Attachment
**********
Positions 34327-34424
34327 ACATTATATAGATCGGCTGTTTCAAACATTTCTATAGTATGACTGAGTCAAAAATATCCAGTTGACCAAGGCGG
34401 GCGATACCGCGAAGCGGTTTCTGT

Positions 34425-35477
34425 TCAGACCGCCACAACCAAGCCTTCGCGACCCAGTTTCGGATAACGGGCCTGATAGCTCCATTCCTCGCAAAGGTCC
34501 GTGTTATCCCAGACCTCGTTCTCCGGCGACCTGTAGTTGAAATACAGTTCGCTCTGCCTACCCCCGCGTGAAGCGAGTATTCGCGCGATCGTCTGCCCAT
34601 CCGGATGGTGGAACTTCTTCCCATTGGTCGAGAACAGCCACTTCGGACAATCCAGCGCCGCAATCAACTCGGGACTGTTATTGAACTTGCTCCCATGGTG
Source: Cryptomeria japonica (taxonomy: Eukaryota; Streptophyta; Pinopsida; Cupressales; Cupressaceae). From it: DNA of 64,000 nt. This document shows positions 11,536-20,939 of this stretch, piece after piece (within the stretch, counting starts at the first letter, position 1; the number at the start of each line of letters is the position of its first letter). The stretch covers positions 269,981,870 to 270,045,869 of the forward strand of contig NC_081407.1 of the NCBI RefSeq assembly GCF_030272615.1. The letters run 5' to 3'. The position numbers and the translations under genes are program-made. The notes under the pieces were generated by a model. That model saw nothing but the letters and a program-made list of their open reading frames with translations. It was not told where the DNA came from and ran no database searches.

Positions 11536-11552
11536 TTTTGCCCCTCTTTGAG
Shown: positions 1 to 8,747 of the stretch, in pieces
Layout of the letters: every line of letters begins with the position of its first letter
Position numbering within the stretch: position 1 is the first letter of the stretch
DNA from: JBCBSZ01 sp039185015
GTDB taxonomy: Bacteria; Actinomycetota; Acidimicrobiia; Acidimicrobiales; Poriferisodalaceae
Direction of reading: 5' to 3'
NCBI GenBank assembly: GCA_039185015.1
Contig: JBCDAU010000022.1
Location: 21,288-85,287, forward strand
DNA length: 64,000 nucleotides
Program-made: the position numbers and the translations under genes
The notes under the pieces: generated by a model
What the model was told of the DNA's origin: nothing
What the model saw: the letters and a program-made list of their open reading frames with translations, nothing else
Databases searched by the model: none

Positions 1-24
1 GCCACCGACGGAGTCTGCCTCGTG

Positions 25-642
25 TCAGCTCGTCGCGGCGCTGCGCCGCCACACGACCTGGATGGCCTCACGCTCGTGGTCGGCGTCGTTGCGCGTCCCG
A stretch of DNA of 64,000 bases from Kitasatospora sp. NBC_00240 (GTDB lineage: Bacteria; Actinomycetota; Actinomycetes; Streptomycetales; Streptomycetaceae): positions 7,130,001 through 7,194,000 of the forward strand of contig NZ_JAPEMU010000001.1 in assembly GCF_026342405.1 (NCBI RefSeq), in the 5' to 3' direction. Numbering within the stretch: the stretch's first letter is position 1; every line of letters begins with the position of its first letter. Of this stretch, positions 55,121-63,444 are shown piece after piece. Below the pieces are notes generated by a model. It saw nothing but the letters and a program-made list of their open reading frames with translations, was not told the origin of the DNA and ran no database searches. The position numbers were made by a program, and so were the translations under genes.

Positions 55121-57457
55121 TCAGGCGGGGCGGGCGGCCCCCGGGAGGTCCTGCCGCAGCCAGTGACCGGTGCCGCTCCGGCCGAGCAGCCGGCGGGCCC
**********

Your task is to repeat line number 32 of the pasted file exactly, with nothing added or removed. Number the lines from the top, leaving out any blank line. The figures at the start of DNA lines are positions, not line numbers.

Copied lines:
55121 TCAGGCGGGGCGGGCGGCCCCCGGGAGGTCCTGCCGCAGCCAGTGACCGGTGCCGCTCCGGCCGAGCAGCCGGCGGGCCC